Environment, back on the front page
By Jim Detjen Posted Oct 1 2001
President George W. Bush’s decision to withdraw from the Kyoto climate-change agreement has stirred up an international hornet’s nest. He has been denounced by environmentalists worldwide and has angered many world leaders who see his go-it-alone approach as both arrogant and scientifically misguided.
But one group benefiting from his controversial stands on climate change and other natural-resource issues are environmental journalists. From Washington to London, from Tokyo to Moscow, stories about the Kyoto agreement and the Bush administration’s opposition to it have run prominently on the front pages of many newspapers in 2001.
The environmental beat has become hot again.
“I think interest in the issue has really come alive in the past few months,” says Douglas Jehl, an environmental writer for The New York Times.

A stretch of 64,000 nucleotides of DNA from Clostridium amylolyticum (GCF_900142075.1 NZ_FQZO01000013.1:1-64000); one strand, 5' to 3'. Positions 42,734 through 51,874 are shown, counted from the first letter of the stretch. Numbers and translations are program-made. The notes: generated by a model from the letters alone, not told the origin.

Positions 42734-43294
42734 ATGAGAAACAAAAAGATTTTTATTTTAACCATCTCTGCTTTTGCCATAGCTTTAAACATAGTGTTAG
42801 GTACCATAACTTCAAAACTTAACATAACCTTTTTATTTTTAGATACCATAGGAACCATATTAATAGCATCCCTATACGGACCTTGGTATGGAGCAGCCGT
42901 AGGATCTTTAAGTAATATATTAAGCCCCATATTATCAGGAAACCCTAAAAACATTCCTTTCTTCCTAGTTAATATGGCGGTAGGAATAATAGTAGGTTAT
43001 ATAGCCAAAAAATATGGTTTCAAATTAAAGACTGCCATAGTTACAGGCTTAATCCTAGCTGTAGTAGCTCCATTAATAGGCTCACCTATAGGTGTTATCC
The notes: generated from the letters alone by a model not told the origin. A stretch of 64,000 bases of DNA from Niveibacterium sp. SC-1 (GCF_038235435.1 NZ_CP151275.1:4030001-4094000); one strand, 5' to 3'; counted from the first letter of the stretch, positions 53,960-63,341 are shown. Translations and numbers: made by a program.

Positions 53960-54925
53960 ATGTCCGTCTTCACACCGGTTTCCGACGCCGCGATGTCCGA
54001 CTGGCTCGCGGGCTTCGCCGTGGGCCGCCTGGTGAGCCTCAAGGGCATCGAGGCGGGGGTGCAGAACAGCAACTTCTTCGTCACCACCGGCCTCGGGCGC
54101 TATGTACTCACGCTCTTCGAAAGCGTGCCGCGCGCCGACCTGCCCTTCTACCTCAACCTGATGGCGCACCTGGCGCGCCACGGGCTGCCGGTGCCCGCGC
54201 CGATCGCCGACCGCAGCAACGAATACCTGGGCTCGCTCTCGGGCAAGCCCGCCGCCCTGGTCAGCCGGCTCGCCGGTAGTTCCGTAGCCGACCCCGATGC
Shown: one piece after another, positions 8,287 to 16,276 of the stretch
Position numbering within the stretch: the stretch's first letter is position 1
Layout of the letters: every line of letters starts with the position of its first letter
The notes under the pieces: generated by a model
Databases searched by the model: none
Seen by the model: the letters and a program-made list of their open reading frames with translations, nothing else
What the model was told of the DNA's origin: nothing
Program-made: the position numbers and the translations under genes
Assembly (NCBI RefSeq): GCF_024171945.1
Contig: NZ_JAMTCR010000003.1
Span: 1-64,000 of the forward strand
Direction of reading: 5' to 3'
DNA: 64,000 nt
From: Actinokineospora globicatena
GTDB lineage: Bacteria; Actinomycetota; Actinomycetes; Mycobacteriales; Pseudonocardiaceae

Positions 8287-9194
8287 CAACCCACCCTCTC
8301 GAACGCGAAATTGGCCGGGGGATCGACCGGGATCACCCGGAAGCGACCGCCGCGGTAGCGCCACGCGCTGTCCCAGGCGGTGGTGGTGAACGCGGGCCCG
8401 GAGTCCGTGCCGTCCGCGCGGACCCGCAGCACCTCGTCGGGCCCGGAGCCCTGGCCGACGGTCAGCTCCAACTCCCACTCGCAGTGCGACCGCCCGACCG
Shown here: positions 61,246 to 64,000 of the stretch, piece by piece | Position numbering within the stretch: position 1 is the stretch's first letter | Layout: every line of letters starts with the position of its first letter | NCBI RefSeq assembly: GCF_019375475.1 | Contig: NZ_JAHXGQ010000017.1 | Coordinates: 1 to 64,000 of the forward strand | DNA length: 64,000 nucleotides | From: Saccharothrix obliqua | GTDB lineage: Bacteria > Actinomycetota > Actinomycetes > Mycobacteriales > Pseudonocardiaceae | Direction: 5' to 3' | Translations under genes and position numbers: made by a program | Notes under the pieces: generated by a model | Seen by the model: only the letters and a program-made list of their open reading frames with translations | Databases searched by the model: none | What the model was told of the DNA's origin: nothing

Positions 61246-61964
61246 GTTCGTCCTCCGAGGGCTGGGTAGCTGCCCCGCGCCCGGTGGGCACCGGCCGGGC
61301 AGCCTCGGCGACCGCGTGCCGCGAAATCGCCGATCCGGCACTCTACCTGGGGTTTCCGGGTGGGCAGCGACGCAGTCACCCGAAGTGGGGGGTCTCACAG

There is nothing like new controversies to inject life into old issues—and the Bush administration has done that in spades. Since Bush became president in January 2001, he has moved aggressively to open the Arctic National Wildlife Refuge Area in Alaska to oil exploration, reversed his campaign pledge to reduce carbon dioxide emissions from power plants and called for a relaxation or repeal of many federal regulations.
As a result of these positions, The Washington Post, the Los Angeles Times and The New York Times have all dramatically increased their coverage. Each newspaper has assigned a full-time reporter to cover environmental controversies in the nation’s capital.
Between January and April, the three major evening newscasts on American television aired 264 minutes of news about the environment. This is 52 percent more airtime than the three newscasts devoted to environmental topics in all of 1996.
“The environmental beat is now one of the hottest beats going,” says Rob Stein, science editor of The Washington Post. And Bill Wheatley, vice president of NBC News, adds, “The Bush administration is putting the environment on page one. … It’s become a big policy story because of the Bush initiatives.”